Researchers at the Indiana University School of Medicine are partnering with NASA and the U.S. Army to conduct an experiment in space.
Melissa Kacena, professor of orthopaedic surgery, and her team are sending bone cells to the International Space Station. A drug will be used on the cells to see if it can combat osteoporosis—the common disease that affects astronauts and millions of people.
Kacena says astronauts lose 1 percent of their bone mass per month in space. On Earth, someone with very bad osteoporosis loses that amount in a year.
“I mean, there's things that can go wrong at every step, but if you can figure out how to send something into space, then you can pretty much tackle any problem,” Kacena says. “And we think that we can use the unique spaceflight environment to really understand bone loss and bone healing.”
Kacena says the patented drug they’re testing has worked well in mice, rats and pigs. The goal is to eventually test it in humans, because they believe it works better than what orthopedic surgeons are using now.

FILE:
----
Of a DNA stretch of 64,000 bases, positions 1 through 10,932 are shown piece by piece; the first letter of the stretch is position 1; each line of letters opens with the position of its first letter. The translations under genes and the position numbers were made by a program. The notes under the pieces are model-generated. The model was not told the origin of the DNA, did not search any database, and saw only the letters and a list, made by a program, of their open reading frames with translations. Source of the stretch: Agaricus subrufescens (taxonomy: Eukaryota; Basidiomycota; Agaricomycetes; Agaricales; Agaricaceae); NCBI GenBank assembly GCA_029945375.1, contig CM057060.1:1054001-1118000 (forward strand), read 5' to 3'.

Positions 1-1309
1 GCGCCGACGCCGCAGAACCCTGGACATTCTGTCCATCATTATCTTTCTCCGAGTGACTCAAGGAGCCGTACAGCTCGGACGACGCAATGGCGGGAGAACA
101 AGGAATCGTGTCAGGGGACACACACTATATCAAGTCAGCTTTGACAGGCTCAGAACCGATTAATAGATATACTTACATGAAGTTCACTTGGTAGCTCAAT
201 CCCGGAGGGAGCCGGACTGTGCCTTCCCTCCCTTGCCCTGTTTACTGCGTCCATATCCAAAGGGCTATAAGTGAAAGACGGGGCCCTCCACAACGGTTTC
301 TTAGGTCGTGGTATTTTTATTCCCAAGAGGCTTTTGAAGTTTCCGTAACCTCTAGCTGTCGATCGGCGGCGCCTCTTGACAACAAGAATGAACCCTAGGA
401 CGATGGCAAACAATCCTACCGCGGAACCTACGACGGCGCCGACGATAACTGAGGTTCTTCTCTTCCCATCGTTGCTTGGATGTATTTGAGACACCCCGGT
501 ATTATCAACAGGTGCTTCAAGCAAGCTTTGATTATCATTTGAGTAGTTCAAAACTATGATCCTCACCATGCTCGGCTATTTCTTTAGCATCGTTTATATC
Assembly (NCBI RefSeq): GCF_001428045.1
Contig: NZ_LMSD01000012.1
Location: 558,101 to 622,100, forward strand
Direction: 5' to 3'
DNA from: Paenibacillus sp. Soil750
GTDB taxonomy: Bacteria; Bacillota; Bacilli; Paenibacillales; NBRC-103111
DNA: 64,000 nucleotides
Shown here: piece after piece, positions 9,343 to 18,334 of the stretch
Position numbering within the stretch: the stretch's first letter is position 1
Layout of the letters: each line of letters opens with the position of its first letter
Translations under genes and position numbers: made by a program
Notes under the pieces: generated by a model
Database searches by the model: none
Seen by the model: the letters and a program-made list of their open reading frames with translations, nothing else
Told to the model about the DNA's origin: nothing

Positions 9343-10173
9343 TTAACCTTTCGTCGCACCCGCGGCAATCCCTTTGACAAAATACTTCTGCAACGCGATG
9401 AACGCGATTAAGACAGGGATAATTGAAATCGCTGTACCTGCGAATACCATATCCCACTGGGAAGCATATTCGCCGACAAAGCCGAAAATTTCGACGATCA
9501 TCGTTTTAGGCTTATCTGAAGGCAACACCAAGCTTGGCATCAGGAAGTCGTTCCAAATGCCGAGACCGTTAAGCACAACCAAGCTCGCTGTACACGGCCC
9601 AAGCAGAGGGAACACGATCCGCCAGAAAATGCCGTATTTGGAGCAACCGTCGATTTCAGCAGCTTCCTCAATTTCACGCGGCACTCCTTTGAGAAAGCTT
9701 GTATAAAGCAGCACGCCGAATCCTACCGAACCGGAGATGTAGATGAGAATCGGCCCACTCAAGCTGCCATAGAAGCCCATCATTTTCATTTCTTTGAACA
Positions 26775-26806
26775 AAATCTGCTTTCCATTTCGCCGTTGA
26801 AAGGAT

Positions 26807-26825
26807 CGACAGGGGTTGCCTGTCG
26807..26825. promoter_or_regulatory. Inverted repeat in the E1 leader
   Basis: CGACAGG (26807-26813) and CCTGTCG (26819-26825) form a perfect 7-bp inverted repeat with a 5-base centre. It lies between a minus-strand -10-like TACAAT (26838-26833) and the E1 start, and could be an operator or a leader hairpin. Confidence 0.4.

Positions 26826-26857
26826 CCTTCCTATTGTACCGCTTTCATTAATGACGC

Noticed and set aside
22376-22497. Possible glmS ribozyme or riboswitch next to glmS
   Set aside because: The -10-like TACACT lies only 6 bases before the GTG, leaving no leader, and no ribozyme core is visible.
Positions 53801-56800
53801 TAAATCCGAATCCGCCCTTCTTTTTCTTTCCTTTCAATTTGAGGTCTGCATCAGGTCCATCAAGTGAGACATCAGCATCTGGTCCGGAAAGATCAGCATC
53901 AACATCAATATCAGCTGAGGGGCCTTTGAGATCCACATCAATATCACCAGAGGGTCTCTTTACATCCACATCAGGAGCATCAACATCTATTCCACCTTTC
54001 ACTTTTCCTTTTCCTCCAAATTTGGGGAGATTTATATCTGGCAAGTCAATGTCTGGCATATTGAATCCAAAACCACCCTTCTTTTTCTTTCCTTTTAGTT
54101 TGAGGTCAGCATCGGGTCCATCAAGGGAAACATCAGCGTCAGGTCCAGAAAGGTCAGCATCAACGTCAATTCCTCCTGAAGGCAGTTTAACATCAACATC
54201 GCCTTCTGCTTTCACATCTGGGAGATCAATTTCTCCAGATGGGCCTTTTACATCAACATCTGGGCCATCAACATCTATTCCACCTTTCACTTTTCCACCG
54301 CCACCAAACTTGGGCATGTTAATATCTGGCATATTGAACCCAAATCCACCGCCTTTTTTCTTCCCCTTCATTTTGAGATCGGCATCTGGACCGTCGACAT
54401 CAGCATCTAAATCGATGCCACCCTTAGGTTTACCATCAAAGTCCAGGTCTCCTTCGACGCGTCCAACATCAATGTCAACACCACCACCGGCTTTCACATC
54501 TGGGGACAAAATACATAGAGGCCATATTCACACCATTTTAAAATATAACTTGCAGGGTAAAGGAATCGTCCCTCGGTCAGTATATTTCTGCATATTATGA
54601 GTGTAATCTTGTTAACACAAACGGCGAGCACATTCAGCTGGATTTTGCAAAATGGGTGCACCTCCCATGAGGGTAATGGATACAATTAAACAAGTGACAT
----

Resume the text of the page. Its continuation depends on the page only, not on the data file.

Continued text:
Kacena says one in two women over the age of 55 and one in four men over the age of 55 will have an osteoporotic fracture. Ushashi Dadwal, a postdoctoral fellow, will prepare the bone forming cells so they can get to the International Space Station.
“I hope the outcome is that our novel patented bone healing technique works really well with the cells and the cells are happy with it,” Dadwal says. “I’m just excited to get to NASA.”
Kacena and her team first met with people at the Army to discuss bone healing and space in 2012.
“We had a first mission in February 2017,” Kacena says. “We sent 40 mice up to the International Space Station, where they resided for about a month.”
On July 9, Kacena and eight IU School of Medicine researchers—including undergraduate—will go to the Kennedy Space Center at Cape Canaveral, Florida. The launch will happen July 21.